The Department of Implementation and Rural Development (DIRD) Acting Secretary, Aihi Vaki, says administrations at the subnational level fail by not submitting services improvement program (SIP) reports, including 5-year development plans, as required by the law.
The deadline for furnishing acquittal reports and five-year development plans has lapsed for the last term of parliament 2013-2017, and those provincial and district administrations that have failed should be blamed for non-compliance.
“I keep on reminding you all administrators that it is not the responsibility of the Members of Parliament, you are the custodian of system and record keeping,” said Vaki.
“Based on the records I have, there are a good number of provincial and district administrations that are yet to submit their outstanding SIP reports. All summary status reports have been delivered to you and MPs. The current acquittal reports that you are preparing to submit should include last term of Parliament and probably the remaining reports of this term.
“We have a strict policy guideline that when you don’t submit your reports, you won’t receive development grants. That should be the process we must maintain in Waigani. Provinces and districts need to organise themselves to ensure compliance is maintained at all times.”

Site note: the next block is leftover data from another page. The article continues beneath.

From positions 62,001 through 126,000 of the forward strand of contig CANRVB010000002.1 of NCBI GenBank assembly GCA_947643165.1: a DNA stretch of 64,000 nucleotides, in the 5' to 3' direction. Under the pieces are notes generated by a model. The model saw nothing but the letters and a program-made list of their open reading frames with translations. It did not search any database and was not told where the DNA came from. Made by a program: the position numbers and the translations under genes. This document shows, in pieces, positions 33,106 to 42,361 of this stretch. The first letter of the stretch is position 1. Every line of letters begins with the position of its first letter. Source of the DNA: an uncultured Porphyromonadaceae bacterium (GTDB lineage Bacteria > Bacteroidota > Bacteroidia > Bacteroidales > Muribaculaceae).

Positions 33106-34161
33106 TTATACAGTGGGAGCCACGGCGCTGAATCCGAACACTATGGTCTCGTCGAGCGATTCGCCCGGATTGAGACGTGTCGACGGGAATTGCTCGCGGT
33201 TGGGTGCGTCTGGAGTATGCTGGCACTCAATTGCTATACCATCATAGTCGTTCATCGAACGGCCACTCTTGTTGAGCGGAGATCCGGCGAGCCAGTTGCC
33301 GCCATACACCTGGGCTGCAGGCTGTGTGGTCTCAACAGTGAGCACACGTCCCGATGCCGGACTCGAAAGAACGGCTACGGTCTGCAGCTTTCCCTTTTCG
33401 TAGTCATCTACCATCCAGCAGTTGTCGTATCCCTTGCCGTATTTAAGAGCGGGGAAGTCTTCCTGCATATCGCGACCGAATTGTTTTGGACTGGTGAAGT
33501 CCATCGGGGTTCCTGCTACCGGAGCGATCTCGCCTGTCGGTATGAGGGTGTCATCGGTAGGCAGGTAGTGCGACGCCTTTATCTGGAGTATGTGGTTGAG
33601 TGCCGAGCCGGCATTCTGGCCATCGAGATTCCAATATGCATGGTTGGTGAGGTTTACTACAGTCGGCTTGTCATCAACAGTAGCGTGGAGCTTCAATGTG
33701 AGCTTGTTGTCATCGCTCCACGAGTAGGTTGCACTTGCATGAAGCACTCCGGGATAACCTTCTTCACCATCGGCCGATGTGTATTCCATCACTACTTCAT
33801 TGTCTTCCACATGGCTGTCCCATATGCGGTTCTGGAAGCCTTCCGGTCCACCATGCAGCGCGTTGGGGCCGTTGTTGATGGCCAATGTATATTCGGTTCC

Vaki said some other issues DIRD is concerned with are the composition of District Development Authority (DDA) board members, DDA meeting minutes, resolutions and budgets and capital assets (vehicles and machineries).
“All machineries and vehicles should have ‘P’ plates written on it. The reason being that there has to be a full quorum to deliberate on SIP funds. There were instances where the MP alone or one or two members decide over these funds.”
He also challenged provincial and district administrations to utilise their policy and planning officers to compile and update district profiles and develop realistic and implementable five-year development plans.
“DDAs must be guided well in their meetings by the CEOs.
“Your electorate’s 5-year development plans must be consistent and aligned with the national plans and Vision 2050 and within the National Service Delivery Framework that was developed by the National Planning and Provincial Affairs Departments.
“When we work as a team in a collaborative manner, we can effectively deliver development to our districts,” Vaki said.